Your child has scaled the cliffs of early reading, shot the rapids of adding and subtracting, and mined for gems in the world of writing. In other words, first and second grade are over. What could top all that?
Well, in fact there’s a giant step waiting in third grade. Kids will still read, write, and do math, of course; but the way they do them will start to shift. This year, and increasingly in fourth and fifth grades, kids move from “learning to read” to “reading to learn,” and from “learning to write” to “writing to communicate.” Teachers will still guide them closely, but they’ll be introducing another goal too: working independently. In most schools across the country, you’ll especially notice this change in new assignments coming home. Has your child had homework before? By third grade, you can generally expect it, and expect that it will count.
So how does this look in your child’s classroom? Specific details vary from state to state. To be sure what’s going on, check your state’s standards on the Department of Education website, and ask your teacher, as well, about the curriculum plan for the class and grade. For a general overview, however, here are some themes to expect:
Reading: Picture books—especially long ones—may still be on a few third grade classroom shelves, but “chapter books” are the rage now, especially when they come in series form, like the “A to Z Mysteries” or the “Magic Treehouse” books. This stage gets less attention than first grade reading, but it’s just as important. Having learned to go from pictures to the “code” of words, the task now is to go the other way: to read words and make mental pictures. Your best parenting strategies? Encourage your kids to read, read, read; and afterward to talk, talk, talk, about the stories. Don’t push on reading levels, however: it’s important that kids learn to read independently on their own, and an “easy” book still gives valuable practice. Harder stuff will come all too soon.
Writing: The third grade shift in reading runs directly parallel to a change in writing, as kids now expand their early skills into paragraphs, short essays and stories that make a point. Their “writing to communicate” may still take some wild birdwalks, but by the end of third grade, expect significant progress. One warning: if your child does not seem to grasp written sequence and is consistently confused and upset about this new level of difficulty, consult your teacher. This may be due to earlier gaps or it can be the result of problems with perception that have not appeared until now. Either way, you and your teacher can work together to keep progress smooth.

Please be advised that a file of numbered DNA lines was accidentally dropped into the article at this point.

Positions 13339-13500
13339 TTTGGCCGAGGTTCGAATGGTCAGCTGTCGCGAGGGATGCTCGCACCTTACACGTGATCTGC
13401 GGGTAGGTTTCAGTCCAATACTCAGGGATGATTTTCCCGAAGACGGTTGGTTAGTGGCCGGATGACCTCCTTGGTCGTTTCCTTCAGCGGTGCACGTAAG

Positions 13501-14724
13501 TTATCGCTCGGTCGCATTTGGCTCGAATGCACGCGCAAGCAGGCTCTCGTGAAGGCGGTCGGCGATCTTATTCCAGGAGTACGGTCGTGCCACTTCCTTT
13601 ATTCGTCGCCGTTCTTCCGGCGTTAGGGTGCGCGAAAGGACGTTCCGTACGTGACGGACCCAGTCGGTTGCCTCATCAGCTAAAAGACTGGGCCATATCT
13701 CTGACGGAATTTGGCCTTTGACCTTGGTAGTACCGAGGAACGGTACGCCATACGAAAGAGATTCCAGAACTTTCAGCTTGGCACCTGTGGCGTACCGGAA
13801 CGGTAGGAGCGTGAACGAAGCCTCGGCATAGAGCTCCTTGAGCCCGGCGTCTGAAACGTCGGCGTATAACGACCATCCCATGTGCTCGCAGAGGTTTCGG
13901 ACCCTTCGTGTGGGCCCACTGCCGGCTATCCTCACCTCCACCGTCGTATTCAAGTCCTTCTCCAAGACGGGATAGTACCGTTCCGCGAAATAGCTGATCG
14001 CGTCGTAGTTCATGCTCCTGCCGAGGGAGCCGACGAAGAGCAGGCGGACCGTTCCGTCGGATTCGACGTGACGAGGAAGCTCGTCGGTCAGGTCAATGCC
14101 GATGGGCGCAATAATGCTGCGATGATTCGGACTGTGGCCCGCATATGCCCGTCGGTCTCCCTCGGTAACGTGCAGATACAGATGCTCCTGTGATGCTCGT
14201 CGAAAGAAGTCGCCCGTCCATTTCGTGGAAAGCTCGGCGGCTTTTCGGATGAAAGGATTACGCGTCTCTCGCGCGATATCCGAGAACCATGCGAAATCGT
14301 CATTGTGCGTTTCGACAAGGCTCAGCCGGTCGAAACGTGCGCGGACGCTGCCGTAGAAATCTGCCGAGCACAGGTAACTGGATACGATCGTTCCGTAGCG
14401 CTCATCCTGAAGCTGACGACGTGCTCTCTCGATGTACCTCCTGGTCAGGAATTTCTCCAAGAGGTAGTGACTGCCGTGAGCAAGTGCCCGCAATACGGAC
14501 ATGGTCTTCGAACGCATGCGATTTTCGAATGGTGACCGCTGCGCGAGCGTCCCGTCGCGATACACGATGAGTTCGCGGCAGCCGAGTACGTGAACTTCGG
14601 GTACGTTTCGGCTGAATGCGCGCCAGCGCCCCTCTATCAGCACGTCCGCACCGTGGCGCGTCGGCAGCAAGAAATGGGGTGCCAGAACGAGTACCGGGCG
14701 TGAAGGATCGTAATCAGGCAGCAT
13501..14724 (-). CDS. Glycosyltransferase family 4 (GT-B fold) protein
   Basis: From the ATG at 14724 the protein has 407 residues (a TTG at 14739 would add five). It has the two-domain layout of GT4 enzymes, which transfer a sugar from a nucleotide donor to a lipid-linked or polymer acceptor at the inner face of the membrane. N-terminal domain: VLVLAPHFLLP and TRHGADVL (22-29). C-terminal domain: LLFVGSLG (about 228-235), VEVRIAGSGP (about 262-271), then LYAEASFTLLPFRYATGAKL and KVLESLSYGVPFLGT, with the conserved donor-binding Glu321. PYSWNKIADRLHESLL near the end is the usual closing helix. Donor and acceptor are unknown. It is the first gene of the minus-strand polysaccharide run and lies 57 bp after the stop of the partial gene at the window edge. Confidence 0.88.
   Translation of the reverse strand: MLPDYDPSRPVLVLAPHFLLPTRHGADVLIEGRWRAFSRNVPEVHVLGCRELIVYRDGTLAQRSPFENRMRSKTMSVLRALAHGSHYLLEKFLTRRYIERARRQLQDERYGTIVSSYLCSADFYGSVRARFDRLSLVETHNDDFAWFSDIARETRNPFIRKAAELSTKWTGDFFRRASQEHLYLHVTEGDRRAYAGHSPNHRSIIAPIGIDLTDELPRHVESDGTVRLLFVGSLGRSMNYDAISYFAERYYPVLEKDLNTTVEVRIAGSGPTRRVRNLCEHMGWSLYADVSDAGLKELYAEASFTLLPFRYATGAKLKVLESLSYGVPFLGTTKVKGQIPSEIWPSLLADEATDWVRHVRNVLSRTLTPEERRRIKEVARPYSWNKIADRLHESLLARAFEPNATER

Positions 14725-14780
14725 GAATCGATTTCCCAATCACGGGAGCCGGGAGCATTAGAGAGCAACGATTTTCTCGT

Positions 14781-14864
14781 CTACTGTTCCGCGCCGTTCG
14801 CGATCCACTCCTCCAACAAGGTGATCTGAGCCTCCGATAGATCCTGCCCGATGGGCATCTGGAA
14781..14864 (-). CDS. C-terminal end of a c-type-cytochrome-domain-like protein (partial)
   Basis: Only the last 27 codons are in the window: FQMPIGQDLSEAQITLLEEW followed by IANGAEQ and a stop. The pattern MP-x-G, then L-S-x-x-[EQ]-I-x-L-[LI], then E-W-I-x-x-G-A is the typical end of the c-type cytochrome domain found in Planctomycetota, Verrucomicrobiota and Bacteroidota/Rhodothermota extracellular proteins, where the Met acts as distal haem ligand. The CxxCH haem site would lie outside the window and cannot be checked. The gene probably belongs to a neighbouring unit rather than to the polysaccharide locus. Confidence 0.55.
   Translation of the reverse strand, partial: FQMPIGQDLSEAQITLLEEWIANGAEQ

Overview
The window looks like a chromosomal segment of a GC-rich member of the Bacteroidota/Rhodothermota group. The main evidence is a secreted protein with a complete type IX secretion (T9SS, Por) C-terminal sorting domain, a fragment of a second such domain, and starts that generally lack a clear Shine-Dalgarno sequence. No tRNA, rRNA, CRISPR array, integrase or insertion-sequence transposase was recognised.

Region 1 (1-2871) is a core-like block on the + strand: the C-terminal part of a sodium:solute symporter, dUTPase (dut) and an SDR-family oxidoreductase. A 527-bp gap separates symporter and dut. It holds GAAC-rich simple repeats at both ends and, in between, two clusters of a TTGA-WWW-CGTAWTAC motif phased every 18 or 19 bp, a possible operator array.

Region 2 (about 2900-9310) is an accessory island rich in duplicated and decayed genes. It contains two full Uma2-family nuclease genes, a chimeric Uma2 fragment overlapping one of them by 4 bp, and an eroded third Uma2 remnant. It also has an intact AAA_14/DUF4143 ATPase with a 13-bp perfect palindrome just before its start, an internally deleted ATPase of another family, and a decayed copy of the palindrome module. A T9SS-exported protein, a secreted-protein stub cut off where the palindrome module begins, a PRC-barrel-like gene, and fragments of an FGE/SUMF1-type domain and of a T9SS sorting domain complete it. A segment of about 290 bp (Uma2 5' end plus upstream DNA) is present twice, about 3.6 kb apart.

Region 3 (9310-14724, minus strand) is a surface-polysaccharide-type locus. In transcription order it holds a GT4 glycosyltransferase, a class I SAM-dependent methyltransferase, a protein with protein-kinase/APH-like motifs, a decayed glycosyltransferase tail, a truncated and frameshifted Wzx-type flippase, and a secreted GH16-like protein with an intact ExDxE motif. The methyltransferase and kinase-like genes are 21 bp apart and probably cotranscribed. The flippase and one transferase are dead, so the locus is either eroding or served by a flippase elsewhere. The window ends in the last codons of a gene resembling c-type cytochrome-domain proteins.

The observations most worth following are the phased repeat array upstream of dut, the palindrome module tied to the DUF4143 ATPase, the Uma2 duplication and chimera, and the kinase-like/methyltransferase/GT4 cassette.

Math: Third grade takes off from first and second grade fundamentals, and it’s a marvelous time for most kids. During the year, expect that they will fully master addition and subtraction of numbers between 0 and 12; and that they will move on to understand and use multiplication, early fractions, and even some decimals. As you help kids move into these exciting new levels of abstraction, it’s especially helpful to anchor them in real-life materials and discovery exercises. Ordering pizza? Go wild dividing it into fractional pieces. Counting allowance? Multiply weekly amounts and start calculating monthly or even yearly income. You’ll certainly have fun—but you’ll be building lifelong intellectual connections as well.
Science/Social Studies: “Reading to learn” opens an exciting new world for young scientists, as they start to consult references and learn new stuff. Specific topics in these areas tend to vary by state, but you can expect plenty of work using the scientific method and testing hypotheses about the physical world, as well as about geography and world cultures. This year, more than in previous ones, you’ll also see writing and math blended in, as kids graph and calculate scientific observations and then write up their conclusions. Want to help at home? Give kids some time and space to mess around with science, especially in nature; now is also a great time to subscribe to kids’ nature magazines such as Ranger Rick, or National Geographic Magazine for kids.
If you’ve noticed that curriculum starts to have more weight in third grade, you’re right. If you have concerns about your child's progress, be sure to talk with your teacher; schools expect that kids will advance unevenly at times, and they are prepared to help. Some kids find the transition stressful. More often, however, third graders find themselves standing more firmly than ever in the world of school. After three years of being “little” in elementary school, third graders are now among the “big” kids. Ask them and they’ll tell you: that’s pretty cool.